Jason: Do you like to read scripts before beginning to explore musical ideas or do you prefer to see an assembled cut of a movie?
Anne-Sophie Versnaeyen: I always like to read the script because sometimes when you read the script you have it in mind when you are in front of the computer and starting to write music and you can think about it and you can start to think about colors and I think it’s very important to choose the colors of the music and maybe because I come from orchestration arrangement, I really like to choose a family of instruments, or maybe one instrument and when you read a script sometimes you can have an idea of what to use. For La Belle Epoque we worked with the script but that was not the case for OSS because it’s the kind of movie where we work from the image. But I did read the script before. It’s always good to read the script because for me it’s the start of the music-working process.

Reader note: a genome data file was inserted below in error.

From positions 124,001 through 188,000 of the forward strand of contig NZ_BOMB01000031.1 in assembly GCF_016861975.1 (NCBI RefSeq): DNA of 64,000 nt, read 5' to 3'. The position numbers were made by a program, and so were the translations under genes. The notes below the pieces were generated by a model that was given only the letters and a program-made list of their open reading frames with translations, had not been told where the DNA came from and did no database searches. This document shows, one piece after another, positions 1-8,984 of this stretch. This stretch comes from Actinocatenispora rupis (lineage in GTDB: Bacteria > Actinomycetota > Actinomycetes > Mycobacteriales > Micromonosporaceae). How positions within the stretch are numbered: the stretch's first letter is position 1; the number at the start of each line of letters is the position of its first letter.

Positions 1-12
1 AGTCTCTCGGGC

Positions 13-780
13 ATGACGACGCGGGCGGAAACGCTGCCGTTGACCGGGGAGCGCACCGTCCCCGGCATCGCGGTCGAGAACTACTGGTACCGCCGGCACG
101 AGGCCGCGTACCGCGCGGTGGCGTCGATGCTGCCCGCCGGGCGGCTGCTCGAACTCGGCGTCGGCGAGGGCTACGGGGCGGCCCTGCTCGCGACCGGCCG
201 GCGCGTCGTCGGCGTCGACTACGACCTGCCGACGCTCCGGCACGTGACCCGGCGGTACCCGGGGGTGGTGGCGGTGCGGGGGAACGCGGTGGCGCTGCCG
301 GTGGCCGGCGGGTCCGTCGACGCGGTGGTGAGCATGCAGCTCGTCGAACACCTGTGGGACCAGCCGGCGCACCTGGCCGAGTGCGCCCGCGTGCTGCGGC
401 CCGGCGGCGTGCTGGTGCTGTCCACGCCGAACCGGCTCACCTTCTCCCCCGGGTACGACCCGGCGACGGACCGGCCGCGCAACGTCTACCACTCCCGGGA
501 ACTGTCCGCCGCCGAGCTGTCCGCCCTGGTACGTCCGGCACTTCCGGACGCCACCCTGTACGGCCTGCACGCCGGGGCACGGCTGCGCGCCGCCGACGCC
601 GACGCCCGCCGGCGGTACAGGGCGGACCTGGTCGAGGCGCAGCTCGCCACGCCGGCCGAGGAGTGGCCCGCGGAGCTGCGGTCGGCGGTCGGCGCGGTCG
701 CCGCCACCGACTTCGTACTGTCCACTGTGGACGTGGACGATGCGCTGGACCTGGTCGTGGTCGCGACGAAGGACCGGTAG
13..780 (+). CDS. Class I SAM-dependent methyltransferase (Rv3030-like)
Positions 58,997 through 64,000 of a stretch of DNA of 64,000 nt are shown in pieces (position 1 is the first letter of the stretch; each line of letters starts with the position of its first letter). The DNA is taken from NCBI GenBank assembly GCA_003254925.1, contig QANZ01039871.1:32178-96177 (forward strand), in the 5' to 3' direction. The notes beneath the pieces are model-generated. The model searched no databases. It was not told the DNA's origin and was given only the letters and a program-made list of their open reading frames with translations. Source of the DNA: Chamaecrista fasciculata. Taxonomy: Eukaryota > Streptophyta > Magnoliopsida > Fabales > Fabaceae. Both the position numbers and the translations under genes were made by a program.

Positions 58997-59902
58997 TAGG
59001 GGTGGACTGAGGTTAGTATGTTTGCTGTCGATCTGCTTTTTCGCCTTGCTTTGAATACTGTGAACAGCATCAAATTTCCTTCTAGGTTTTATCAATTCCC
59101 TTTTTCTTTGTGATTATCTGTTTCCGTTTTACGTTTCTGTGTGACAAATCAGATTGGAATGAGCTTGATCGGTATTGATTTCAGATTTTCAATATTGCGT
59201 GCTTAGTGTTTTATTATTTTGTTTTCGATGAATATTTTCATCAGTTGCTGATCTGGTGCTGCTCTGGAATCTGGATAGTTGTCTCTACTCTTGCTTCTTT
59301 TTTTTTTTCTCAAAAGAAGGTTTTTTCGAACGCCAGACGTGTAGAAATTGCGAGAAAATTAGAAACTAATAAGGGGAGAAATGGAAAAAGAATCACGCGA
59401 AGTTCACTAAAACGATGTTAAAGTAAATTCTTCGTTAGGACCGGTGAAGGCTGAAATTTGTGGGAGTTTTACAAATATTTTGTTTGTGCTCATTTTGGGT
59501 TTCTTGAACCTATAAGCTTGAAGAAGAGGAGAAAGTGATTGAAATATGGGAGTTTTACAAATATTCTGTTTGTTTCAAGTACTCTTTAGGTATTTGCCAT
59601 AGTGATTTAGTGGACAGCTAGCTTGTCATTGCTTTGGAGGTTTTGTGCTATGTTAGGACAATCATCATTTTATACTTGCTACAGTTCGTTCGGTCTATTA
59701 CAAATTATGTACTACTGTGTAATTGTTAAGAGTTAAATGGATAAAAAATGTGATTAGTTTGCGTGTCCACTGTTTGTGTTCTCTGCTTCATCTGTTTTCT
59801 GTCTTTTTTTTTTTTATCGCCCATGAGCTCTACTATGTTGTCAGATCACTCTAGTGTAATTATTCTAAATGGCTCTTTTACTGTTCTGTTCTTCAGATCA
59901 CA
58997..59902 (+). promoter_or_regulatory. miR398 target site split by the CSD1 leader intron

Jason: Once you’ve read the script and seen a film, what is your writing process? Do you use a computer, pencil and paper and do certain environments inspire you more so than others?
Anne-Sophie Versnaeyen: When I start to work on music I like to be alone. It’s not easy for me to work near someone. It depends on the movie but I usually start with the piano and record a lot of viola and then I am on the computer to make all the demos. I can’t start with a computer because I need to organize my ideas with the piano. But I always later do music with the computer.
Jason: Can you tell me about your musical influences, for example your favorite composers, not necessarily film composers even.